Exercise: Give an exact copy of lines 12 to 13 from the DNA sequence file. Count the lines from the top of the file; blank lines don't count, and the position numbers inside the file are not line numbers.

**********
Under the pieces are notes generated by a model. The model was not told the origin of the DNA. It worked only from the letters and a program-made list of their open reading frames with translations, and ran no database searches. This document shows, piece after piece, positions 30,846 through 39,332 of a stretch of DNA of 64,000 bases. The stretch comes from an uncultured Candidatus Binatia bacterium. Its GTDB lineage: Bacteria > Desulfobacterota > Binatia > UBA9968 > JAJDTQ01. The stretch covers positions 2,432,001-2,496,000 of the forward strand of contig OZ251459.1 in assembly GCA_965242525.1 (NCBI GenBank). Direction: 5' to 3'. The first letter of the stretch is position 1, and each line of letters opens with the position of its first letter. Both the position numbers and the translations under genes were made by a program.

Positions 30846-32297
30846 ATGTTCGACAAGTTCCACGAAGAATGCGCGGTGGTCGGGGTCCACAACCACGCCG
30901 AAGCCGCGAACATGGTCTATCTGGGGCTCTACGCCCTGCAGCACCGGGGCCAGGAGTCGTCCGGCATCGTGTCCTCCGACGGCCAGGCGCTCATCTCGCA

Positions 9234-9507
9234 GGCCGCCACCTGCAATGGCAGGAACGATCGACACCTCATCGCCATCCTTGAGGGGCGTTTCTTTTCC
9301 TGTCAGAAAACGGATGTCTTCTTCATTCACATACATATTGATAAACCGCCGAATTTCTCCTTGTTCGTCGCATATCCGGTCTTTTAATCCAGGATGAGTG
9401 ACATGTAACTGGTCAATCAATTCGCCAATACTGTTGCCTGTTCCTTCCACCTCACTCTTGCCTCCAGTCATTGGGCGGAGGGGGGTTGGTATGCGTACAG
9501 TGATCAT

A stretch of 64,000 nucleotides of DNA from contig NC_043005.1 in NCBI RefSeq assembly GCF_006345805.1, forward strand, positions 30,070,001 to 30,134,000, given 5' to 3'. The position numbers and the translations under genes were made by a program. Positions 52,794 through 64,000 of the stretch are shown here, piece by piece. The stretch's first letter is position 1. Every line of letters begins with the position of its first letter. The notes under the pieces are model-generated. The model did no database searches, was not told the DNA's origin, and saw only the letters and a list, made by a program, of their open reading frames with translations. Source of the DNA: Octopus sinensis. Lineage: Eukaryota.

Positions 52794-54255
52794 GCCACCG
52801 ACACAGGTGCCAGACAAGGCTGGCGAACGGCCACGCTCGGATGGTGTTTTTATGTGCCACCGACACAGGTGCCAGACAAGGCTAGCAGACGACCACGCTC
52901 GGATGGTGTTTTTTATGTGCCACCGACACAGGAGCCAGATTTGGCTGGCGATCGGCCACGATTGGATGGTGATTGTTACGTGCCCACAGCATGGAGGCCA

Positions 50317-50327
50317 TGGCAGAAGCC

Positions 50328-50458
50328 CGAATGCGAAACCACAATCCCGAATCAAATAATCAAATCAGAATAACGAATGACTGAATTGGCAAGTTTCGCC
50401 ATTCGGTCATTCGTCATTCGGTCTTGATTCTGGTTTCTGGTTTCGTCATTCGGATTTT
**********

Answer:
52794 GCCACCG
52801 ACACAGGTGCCAGACAAGGCTGGCGAACGGCCACGCTCGGATGGTGTTTTTATGTGCCACCGACACAGGTGCCAGACAAGGCTAGCAGACGACCACGCTC